Tell us a little bit about yourself
I live in St Albans, about 32 km north-west from central London, with my boyfriend and toddler son. In my spare time, I enjoy sports and the outdoors. I go running when I can and practice yoga. My favourite activity is hiking and trekking, anything related to mountaineering. Travelling is my other passion; I love discovering new cultures and places. Usually, they both go together, on vacations, I try to go to areas with good mountain routes.
After completing my PhD on the development of electrochemical biosensors, I moved to research in Materials Science at Cambridge University. I have worked in various organisations in the UK, Germany, Belgium, The Netherlands and Switzerland.
My everyday routine starts usually when I wake up at 05:30, get ready and go to work at the Addionics laboratories in White City, London. I get home just to have enough time to get dinner ready for my son, play a bit with him and put him to sleep.
"Being a young woman in a predominantly male world, I often had to prove myself and fight my corner."
What is the most significant professional challenge you had in the past?
One of the biggest challenges in my career was moving from the academic world into the industry. Until then I had been working in very open-minded and flexible environments compared to the more aggressive and competitive industrial sector. Being a young woman in a predominantly male world, I often had to prove myself and fight my corner. I never argued with people who patronised me or thought I was not up to the task. Instead, I tried to have constructive discussions. You will always have to prove yourself at some point in your life, but that is not necessarily a negative event as it enhances your confidence and
"In many cases, the investigated system will not behave as expected, and with a tight schedule for achieving results, you have to use all your resources and thinking!"
What were the two most significant challenges you deal with since starting to work at Addionics?
The biggest challenge of working at Addionics is developing a product from scratch. Until now I have worked for well-established companies with successful products in the market. At Addionics we are building a brand new product from a concept, which is very exciting but adds pressure as we need to come up with something innovative and practical.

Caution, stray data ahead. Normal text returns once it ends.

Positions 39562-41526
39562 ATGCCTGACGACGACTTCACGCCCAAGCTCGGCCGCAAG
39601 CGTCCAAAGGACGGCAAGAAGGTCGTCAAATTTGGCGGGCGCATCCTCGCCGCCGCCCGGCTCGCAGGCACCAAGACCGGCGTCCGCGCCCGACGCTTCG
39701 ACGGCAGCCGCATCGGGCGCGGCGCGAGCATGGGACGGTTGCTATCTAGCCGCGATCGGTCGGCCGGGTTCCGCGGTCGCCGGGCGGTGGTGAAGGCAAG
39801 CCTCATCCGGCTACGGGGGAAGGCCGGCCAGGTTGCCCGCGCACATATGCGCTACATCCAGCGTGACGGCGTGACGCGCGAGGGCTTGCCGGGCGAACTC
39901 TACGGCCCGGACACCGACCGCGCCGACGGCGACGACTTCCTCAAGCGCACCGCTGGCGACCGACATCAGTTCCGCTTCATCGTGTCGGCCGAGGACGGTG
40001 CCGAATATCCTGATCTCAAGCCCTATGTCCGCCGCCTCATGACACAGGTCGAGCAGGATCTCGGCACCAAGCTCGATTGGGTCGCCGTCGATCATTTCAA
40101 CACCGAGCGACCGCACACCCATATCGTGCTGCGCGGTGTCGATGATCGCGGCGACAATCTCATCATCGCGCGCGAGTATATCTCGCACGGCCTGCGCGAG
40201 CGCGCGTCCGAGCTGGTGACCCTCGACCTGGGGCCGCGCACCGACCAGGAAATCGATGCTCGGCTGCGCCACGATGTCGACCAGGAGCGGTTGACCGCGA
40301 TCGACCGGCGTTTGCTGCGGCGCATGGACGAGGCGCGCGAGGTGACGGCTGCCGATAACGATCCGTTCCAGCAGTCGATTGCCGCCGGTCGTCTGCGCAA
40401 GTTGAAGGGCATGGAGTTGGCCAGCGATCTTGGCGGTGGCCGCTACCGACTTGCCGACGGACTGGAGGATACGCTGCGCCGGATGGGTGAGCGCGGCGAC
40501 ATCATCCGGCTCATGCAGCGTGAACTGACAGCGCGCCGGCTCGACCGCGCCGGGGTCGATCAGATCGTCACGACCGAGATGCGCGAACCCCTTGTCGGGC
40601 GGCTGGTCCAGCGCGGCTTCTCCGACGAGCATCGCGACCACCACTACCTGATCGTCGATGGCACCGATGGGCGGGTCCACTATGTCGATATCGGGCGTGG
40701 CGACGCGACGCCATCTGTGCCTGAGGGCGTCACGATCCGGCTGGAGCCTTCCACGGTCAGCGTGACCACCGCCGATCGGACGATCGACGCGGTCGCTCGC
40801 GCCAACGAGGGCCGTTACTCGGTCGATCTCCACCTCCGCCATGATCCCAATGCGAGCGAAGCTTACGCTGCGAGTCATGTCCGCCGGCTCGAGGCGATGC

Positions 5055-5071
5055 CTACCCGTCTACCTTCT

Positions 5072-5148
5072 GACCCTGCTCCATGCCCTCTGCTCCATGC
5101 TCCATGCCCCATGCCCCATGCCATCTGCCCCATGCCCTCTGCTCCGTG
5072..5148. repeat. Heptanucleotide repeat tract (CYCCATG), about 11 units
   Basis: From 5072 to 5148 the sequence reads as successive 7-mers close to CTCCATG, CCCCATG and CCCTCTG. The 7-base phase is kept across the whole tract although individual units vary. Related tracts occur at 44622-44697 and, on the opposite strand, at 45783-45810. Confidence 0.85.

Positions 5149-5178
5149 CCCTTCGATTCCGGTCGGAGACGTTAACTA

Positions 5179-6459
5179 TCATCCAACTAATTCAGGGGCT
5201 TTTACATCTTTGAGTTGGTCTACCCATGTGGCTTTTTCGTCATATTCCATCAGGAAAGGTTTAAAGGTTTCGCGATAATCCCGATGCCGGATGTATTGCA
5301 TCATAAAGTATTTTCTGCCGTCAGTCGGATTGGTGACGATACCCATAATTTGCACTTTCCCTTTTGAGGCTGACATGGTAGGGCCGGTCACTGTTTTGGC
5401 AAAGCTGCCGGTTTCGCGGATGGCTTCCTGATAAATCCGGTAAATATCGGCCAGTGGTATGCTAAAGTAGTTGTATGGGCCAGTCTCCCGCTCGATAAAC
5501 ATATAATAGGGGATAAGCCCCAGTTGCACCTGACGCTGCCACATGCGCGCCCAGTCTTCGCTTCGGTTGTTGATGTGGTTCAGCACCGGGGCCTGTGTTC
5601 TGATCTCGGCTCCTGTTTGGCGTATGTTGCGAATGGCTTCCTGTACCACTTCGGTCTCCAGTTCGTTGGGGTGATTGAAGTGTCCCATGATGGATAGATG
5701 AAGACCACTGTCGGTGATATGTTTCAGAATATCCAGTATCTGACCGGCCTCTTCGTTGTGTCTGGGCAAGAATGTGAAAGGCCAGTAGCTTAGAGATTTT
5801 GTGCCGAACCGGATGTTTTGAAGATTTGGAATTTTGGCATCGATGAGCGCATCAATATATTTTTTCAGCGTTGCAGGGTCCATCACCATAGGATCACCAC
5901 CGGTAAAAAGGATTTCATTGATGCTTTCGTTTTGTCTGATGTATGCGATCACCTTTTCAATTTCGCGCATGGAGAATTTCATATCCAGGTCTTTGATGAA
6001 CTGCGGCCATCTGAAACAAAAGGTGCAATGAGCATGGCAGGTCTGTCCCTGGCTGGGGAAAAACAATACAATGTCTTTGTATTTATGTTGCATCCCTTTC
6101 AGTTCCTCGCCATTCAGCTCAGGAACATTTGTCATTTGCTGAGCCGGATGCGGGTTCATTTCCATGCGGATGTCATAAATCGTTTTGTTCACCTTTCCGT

The second challenge is very closely related to the first; how to transfer my professional background to solving problems in the development of our products. I try to make sense of the results based on my theoretical knowledge, but that often is easier said than done. In many cases, the investigated system will not behave as expected, and with a tight schedule for achieving results, you have to use all your resources and thinking!
"I also enjoy the balance between research and practical application of my job, and the excellent atmosphere among us. I am happy coming to work, something that hadn’t happened for a long time!"
How is it to be Senior Electro-chemist at Addionics?
It’s a young and ambitious company, we are only a few employees at the UK site right now, but that is not a bad point. We all know each other and work together very well, which can also be favourable for the growth of the company. I don’t feel like “one more” from a bunch of workers, there is a feeling of belonging. Being able to talk to the managers and CEO is also very positive, I have seen in previous posts how out of touch the top managers could be, and how that translated into low morale and poor productivity from the workforce. At Addionics I also enjoy the balance between deep tech, practical application of my job, and the excellent atmosphere among us. I am happy coming to work, something that hadn’t happened for a long time!